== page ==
Palaszczuk said another 8,000 seats could be added to The Gabba, taking its capacity to 50,000, serviced by the nearby Cross River Rail station currently under construction. It would be higher than the existing stadium, to allow for pedestrian overpasses across nearby roads to funnel patrons directly into the new venue.

That would give The Gabba more seats than the old QE2 stadium, which currently has capacity of 48,500, but fewer seats than Suncorp Stadium (52,500). It would have better transport connections than the Nathan venue and in the circular format that suits athletic events and the Olympic opening and closing ceremonies.

“The Gabba has been home to our sport since 1895,” Palaszczuk said.

“A home for the 2032 Olympic Paralympic Games could be its crowning glory.”

“We’ve hosted the AFL here, we’ve hosted cricket here, but for the Olympics, this is front and centre – opening and closing ceremonies, athletics, you name it, it’s going to be the best,” she told Nine’s Today program.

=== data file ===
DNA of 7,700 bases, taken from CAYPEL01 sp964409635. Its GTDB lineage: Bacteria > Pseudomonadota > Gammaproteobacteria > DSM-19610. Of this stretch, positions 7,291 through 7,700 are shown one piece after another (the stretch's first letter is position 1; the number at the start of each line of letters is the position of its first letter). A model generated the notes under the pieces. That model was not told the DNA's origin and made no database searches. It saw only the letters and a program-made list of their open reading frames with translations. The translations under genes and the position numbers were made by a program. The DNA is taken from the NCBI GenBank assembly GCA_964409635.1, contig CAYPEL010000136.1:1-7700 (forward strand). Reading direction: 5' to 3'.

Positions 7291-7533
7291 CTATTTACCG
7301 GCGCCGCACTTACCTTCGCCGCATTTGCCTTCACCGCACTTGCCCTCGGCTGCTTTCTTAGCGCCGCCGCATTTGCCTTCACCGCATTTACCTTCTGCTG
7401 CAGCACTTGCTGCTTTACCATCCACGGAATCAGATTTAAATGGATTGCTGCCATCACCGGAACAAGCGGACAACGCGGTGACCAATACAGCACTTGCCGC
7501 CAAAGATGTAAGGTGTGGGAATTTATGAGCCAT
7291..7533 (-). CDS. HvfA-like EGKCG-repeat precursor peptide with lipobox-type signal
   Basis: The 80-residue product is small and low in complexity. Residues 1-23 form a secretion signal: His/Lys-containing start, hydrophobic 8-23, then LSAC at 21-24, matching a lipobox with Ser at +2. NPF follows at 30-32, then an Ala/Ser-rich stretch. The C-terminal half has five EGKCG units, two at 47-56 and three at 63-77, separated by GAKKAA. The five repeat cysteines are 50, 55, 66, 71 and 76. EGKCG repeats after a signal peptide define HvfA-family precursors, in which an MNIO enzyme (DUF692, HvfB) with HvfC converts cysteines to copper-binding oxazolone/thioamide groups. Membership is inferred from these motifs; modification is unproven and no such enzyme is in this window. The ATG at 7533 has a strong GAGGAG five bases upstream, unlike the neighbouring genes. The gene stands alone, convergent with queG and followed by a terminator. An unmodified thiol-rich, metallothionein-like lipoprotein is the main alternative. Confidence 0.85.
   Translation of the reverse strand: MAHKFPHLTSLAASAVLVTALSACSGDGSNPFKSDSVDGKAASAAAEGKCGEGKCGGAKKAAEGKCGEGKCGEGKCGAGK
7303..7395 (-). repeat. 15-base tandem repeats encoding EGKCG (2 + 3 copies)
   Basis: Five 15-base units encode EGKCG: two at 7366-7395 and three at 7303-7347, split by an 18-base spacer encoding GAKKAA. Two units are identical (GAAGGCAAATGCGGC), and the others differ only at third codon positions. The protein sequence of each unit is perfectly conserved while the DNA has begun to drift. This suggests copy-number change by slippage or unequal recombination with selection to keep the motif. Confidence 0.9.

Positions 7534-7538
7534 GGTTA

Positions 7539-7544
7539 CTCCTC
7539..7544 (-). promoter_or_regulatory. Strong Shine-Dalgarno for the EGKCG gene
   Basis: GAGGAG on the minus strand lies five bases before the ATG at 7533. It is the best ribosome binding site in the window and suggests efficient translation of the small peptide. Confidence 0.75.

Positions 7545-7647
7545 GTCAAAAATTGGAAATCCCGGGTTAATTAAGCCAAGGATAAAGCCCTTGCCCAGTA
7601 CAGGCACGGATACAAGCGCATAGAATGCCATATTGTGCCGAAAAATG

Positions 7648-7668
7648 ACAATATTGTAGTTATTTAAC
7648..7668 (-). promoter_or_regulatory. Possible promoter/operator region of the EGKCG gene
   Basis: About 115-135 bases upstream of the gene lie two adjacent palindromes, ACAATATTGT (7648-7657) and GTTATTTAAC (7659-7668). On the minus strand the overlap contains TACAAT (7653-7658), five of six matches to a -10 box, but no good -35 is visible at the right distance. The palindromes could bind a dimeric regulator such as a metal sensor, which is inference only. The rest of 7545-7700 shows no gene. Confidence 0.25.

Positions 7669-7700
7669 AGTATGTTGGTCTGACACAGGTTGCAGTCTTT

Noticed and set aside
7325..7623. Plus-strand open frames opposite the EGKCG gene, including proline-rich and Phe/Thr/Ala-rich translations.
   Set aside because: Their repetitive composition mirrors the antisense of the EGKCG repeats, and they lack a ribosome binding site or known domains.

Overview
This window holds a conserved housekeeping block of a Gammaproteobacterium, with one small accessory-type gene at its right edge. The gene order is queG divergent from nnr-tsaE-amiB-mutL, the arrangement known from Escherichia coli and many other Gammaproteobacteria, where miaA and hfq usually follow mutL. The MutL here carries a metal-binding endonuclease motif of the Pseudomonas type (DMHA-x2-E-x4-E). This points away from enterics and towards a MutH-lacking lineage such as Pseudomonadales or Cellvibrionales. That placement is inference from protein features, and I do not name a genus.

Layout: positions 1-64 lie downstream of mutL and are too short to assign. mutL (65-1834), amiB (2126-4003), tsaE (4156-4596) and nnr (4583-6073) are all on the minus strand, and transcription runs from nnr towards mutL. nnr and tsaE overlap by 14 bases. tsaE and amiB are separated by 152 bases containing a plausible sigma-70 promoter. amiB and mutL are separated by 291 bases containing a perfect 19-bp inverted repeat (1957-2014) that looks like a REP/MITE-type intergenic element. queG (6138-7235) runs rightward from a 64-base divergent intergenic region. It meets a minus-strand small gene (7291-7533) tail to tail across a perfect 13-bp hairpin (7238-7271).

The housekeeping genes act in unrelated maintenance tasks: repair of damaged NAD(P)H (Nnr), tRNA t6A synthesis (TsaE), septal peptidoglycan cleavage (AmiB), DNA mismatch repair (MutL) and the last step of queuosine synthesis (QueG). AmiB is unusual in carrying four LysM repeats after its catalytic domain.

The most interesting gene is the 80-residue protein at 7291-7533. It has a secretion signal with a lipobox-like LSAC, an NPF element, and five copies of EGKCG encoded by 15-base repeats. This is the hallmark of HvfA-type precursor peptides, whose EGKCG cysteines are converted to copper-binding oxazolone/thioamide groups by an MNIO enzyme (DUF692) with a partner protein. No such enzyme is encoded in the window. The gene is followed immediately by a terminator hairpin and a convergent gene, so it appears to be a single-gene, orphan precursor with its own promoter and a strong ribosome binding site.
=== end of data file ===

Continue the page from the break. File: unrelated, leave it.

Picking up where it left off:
Palaszczuk told parliament a key factor in deciding to use The Gabba was being able to utilise the adjacent Cross River Rail station. She noted the rail project was being delivered with “not one dollar from the Commonwealth” but her office was not in a position to clarify whether the $1 billion would include any rail station components.

The Gabba was built in 1895 and has undergone two substantial renovations and refurbishments since 1993.

The last major redevelopment was completed in 2005 when a 24-bay grandstand built for $128 million.

The Gabba’s public, corporate and media facilities also received a $35 million upgrade in 2020.

The Labor government will seek financial support from Brisbane City Council and the federal government for the project.